Swiss Deluged by Claims After List of Wartime Accounts Appears
Edward Dirnfeld, a New Yorker, returned home from a family vacation in Italy on July 23. When he heard that a list of inactive Swiss bank accounts was being published that day, he turned on his computer and immediately checked the Internet for "dormant accounts."
He browsed through the list for Dirnfeld. Nothing. Then he decided to check his paternal grandfather's name. Listed between "Teltsik" and "Terc" was "Tenenbaum, Jos."
"I got the shivers when I saw it," Mr. Dirnfeld recalls. The New York jeweler had little reason to believe anyone from his family would be on the list. Dirnfeld's father - who changed his name from Tenenbaum in the 1930s - had tried twice, once in 1946 and again in the 1960s, to track down money his father said he had deposited in a Zurich bank.
Once he saw Joseph Tenenbaum's name, Dirnfeld joined more than 22,000 people from around the world who are trying to find out whether listed names are indeed their relatives.
In the first four weeks after the July 23 publication of nearly 1,800 names on Swiss accounts dormant since World War II, phone lines in the five claims offices have been flooded with callers, according to the Association of Swiss Bankers, which is coordinating the process.
The outpouring of interest seems unlikely to abate. Another batch of names will be made public Oct. 20. The first group contains the names of foreign account holders. The second list will have mostly names of Swiss residents holding accounts with no activity since 1945. Since many Swiss are believed to have deposited money for friends or relatives from Germany, it is likely that at least some accounts will belong to Holocaust victims.
The upcoming list will have many more names, 20,000 or more, because it will include holders of small passbooks, traditionally opened up by relatives upon the birth of a child, says Sylvie Matile, the association's spokeswoman. But with a large number of little amounts, the list to be disclosed in October will be worth less than the estimated $42 million in the July list, she adds.
As the wheels of Swiss banking grind slowly down the path of disclosure, it seems increasingly unlikely that last month's unprecedented publishing of lists will be the last word. The day after the July lists appeared, for example, one of Switzerland's three top banks announced that it had found an additional $11 million in 55 long-dormant accounts.
Embarrassment mounted as it became known that the mother of the US ambassador to Switzerland, Madelein Kunin, was among those listed.
Accusations were renewed that many of the names and addresses were so obvious that it would have taken only the slightest effort to trace them, and return funds to rightful owners.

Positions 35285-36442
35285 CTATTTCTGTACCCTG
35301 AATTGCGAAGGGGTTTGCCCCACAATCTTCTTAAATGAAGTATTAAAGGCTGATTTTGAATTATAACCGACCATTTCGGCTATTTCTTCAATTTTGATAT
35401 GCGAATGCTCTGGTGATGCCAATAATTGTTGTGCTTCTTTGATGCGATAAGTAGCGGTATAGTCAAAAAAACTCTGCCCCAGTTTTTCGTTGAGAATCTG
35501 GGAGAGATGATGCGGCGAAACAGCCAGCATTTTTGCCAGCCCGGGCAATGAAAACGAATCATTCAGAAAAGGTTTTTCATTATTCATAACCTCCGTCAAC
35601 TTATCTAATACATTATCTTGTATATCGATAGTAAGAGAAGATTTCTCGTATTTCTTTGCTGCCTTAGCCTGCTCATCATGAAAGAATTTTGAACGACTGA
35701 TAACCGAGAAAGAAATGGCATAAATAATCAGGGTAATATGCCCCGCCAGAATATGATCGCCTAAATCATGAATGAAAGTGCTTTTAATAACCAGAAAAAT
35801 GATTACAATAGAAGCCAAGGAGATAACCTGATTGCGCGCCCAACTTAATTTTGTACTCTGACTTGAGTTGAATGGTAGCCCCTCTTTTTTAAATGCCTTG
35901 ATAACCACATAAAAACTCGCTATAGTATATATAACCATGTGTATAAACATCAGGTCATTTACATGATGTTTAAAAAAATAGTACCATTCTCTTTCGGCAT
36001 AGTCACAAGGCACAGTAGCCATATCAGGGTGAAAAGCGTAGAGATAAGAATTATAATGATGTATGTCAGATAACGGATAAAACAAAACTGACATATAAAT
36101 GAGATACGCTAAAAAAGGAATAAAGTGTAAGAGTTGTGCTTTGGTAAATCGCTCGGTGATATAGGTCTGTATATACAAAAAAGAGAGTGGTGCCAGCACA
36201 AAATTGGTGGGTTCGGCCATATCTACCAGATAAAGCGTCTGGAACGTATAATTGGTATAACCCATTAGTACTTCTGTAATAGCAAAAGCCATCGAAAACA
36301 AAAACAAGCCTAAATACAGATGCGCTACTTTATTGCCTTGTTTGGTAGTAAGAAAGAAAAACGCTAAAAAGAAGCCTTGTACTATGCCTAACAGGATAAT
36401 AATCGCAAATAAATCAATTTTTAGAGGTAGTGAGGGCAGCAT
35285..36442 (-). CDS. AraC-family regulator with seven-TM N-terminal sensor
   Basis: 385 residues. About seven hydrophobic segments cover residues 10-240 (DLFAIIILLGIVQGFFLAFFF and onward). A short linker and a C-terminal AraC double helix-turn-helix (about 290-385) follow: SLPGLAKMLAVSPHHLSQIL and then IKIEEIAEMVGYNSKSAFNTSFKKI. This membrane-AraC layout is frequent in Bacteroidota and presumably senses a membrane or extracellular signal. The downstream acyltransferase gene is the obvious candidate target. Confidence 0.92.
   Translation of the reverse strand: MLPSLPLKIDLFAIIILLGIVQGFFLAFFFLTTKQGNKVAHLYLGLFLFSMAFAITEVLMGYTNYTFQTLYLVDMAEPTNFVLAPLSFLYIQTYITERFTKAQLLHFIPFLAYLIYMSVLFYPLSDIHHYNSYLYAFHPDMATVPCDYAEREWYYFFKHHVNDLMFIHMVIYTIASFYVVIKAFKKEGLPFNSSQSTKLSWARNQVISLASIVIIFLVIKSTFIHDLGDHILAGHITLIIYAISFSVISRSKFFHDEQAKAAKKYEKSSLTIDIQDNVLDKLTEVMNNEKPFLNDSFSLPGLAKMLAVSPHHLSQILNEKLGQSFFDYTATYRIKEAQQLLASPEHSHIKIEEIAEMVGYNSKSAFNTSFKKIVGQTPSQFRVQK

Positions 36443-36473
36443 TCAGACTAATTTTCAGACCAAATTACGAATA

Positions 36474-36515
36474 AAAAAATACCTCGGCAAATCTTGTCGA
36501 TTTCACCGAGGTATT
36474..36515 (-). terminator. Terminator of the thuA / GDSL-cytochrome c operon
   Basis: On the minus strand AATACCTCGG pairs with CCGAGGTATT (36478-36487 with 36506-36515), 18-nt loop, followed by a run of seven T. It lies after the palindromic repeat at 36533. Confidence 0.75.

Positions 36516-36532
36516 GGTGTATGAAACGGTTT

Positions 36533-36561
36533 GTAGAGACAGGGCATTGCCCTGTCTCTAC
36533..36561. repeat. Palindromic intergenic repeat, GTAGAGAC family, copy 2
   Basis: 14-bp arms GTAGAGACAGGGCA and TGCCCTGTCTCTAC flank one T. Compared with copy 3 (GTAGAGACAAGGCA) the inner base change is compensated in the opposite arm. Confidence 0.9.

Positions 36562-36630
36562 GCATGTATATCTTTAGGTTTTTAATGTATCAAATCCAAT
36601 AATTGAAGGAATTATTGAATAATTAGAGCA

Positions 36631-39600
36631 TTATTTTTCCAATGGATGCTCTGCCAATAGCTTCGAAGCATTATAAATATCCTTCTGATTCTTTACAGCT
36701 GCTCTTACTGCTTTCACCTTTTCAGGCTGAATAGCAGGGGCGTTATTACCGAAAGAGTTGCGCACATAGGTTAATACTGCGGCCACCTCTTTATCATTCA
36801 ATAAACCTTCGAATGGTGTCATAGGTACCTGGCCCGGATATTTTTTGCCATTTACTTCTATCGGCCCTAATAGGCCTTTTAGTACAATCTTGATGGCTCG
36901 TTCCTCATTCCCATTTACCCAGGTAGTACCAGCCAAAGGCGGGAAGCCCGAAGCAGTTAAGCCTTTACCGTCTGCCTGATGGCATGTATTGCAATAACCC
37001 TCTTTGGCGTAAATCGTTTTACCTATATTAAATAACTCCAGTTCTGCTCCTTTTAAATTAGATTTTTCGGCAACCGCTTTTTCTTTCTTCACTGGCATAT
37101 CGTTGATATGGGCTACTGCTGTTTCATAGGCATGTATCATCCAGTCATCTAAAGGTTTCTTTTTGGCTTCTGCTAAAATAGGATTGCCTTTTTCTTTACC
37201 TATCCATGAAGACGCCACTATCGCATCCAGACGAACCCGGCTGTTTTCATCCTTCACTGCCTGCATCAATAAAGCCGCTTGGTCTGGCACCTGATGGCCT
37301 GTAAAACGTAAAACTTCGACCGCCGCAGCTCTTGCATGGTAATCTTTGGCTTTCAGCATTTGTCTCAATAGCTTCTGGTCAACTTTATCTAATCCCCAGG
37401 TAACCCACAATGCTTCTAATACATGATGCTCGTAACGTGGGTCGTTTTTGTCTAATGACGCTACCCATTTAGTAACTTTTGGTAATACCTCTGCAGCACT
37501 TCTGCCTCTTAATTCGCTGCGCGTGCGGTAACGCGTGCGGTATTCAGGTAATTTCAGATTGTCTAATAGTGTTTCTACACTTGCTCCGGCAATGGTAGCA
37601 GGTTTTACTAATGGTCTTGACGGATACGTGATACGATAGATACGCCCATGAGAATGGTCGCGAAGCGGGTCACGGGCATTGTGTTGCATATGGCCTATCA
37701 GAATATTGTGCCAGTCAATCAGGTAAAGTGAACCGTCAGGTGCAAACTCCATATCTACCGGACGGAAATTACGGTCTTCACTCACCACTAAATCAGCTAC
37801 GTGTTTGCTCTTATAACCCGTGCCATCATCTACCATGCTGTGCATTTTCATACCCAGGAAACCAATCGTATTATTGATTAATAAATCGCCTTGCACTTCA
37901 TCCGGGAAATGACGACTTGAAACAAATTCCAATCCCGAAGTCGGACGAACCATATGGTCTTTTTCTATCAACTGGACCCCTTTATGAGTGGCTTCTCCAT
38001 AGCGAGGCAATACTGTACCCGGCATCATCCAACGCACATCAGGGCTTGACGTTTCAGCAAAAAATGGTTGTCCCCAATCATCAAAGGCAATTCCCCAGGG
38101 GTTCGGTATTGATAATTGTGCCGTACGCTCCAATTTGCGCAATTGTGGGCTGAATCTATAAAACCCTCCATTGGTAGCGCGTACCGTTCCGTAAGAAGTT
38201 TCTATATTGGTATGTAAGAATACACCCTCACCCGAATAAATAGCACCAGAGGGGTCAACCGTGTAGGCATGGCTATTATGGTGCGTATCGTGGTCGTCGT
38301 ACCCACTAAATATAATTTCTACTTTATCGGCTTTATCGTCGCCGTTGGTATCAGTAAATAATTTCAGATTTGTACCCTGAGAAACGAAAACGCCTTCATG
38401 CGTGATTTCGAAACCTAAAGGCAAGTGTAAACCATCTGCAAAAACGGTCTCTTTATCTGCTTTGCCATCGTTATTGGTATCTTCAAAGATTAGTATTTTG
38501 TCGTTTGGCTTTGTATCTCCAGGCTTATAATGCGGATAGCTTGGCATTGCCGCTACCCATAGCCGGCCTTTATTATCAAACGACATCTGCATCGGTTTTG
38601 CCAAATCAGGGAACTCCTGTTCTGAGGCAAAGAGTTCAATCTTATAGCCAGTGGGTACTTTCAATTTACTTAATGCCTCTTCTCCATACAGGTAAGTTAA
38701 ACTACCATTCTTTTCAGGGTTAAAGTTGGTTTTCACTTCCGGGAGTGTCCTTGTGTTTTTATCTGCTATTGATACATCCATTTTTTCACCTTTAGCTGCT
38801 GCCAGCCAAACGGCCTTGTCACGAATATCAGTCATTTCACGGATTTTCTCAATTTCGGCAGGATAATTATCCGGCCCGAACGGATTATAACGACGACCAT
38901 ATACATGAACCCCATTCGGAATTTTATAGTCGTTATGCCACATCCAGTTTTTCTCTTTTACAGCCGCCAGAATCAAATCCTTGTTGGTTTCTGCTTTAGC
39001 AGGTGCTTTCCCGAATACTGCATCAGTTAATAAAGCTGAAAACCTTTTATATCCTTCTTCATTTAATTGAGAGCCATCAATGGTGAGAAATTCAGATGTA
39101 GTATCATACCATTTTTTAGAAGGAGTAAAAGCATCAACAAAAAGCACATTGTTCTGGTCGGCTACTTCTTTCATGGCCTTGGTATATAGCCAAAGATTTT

Most uncomfortable for Swiss bankers were claims that Nazis or Nazi collaborators were on the list. This seemed to confirm long-held suspicions that Nazis had deposited ill-gotten funds in neutral Switzerland during the war, aided by sympathetic Swiss bankers.
The banker's group plans to investigate all possible Nazi connections, in concert with the historians' commission that is examining Switzerland's wartime role, Ms. Matile says.
The commission, composed of Swiss and international historians, called publicly last week for witnesses to come forward to help track down wartime transfers of money and other assets. It urged former bankers, insurance company employees, jewelry and art dealers, hotel workers, and diplomats to speak up on what they remember.
The nine-member commission was set up by the Swiss government to investigate accusations that Switzerland used its neutrality as a cover to accept wealth that Nazis seized from others.
Those contacting one of the association's claim offices - in New York; Basel, Switzerland; Tel Aviv; Budapest, Hungary; and Sydney, Australia - receive a packet explaining how to file a claim. The kit includes a questionnaire for the claimant to provide all available details.
Banks lift barriers to filing
Dirnfeld has already filed his questionnaire. "The worst part," he notes, "is that we don't have any documents." In the past, tracking dormant funds was complicated by the banks' requirements for a death certificate, an impossibility for Holocaust victims, and a hefty fee. Today those requirements are waived.
Dirnfeld now hopes that he may one day recover the money Joseph Tenenbaum deposited from the sale of a building he owned in Vienna. "I don't know how much money it was," says Dirnfeld in a telephone interview from his New York office.
Dirnfeld can expect a wait of at least a year for his answer. A claims-resolution panel, which has yet to be appointed, must investigate the claims. Their work is to be supervised by a three-member board of trustees to be chaired by former Federal Reserve Chairman Paul Volcker.